A two-compartment mechanochemical model of the roles of transforming growth factor and tissue tension in dermal wound healing

Handle URI:
http://hdl.handle.net/10754/597429
Title:
A two-compartment mechanochemical model of the roles of transforming growth factor and tissue tension in dermal wound healing
Authors:
Murphy, Kelly E.; Hall, Cameron L.; McCue, Scott W.; Sean McElwain, D.L.
Abstract:
The repair of dermal tissue is a complex process of interconnected phenomena, where cellular, chemical and mechanical aspects all play a role, both in an autocrine and in a paracrine fashion. Recent experimental results have shown that transforming growth factor -β (TGF β) and tissue mechanics play roles in regulating cell proliferation, differentiation and the production of extracellular materials. We have developed a 1D mathematical model that considers the interaction between the cellular, chemical and mechanical phenomena, allowing the combination of TGF β and tissue stress to inform the activation of fibroblasts to myofibroblasts. Additionally, our model incorporates the observed feature of residual stress by considering the changing zero-stress state in the formulation for effective strain. Using this model, we predict that the continued presence of TGF β in dermal wounds will produce contractures due to the persistence of myofibroblasts; in contrast, early elimination of TGF β significantly reduces the myofibroblast numbers resulting in an increase in wound size. Similar results were obtained by varying the rate at which fibroblasts differentiate to myofibroblasts and by changing the myofibroblast apoptotic rate. Taken together, the implication is that elevated levels of myofibroblasts is the key factor behind wounds healing with excessive contraction, suggesting that clinical strategies which aim to reduce the myofibroblast density may reduce the appearance of contractures. © 2010 Elsevier Ltd.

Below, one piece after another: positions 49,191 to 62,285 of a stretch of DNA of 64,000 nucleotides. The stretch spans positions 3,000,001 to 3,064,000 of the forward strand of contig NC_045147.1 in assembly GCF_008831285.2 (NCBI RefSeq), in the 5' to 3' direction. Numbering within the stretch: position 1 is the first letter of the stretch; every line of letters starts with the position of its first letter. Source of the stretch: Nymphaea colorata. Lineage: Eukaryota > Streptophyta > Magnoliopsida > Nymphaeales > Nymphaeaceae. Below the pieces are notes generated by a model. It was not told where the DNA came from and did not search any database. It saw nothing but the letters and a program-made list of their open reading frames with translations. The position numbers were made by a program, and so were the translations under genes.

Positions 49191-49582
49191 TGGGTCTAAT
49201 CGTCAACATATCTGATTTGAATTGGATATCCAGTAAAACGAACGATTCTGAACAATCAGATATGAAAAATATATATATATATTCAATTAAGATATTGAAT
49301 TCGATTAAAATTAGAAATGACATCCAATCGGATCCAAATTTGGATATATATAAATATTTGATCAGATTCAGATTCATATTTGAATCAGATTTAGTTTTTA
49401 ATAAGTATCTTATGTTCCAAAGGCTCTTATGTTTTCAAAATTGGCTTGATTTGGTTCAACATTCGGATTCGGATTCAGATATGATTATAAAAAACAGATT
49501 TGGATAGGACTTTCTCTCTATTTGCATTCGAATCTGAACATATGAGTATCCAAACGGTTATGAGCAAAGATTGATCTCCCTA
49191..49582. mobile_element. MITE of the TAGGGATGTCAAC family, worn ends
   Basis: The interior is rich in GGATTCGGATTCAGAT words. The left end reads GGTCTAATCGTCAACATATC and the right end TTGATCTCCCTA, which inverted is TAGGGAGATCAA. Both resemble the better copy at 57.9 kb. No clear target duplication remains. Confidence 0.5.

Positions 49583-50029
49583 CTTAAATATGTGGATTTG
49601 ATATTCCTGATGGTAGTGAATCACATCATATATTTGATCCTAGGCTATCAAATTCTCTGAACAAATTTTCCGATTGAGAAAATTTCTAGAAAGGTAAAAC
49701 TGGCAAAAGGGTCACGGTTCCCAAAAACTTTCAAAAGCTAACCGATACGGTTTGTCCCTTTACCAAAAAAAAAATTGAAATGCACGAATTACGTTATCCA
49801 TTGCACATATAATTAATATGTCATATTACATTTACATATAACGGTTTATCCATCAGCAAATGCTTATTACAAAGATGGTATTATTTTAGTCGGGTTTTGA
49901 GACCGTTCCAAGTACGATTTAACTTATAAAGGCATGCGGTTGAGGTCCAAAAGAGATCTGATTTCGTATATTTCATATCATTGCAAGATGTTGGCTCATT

Citation:
Murphy KE, Hall CL, McCue SW, Sean McElwain DL (2011) A two-compartment mechanochemical model of the roles of transforming growth factor and tissue tension in dermal wound healing. Journal of Theoretical Biology 272: 145–159. Available: http://dx.doi.org/10.1016/j.jtbi.2010.12.011.
Publisher:
Elsevier BV
Journal:
Journal of Theoretical Biology
KAUST Grant Number:
KUK-C1-013-04
Issue Date:
Mar-2011
DOI:
10.1016/j.jtbi.2010.12.011
PubMed ID:
21168423
Type:
Article
ISSN:
0022-5193
Sponsors:
This research was supported under the Australian Research Council's Discovery Projects funding scheme (Project no. DP0878011) and by the Institute of Health and Biomedical Innovation. C.L.H. is a member of the Oxford Centre for Collaborative Applied Mathematics (OCCAM) where his work is supported by Award No. KUK-C1-013-04, made by King Abdullah University of Science and Technology.
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Publications Acknowledging KAUST Support

Full metadata record

DC FieldValue Language
dc.contributor.authorMurphy, Kelly E.en
dc.contributor.authorHall, Cameron L.en
dc.contributor.authorMcCue, Scott W.en
dc.contributor.authorSean McElwain, D.L.en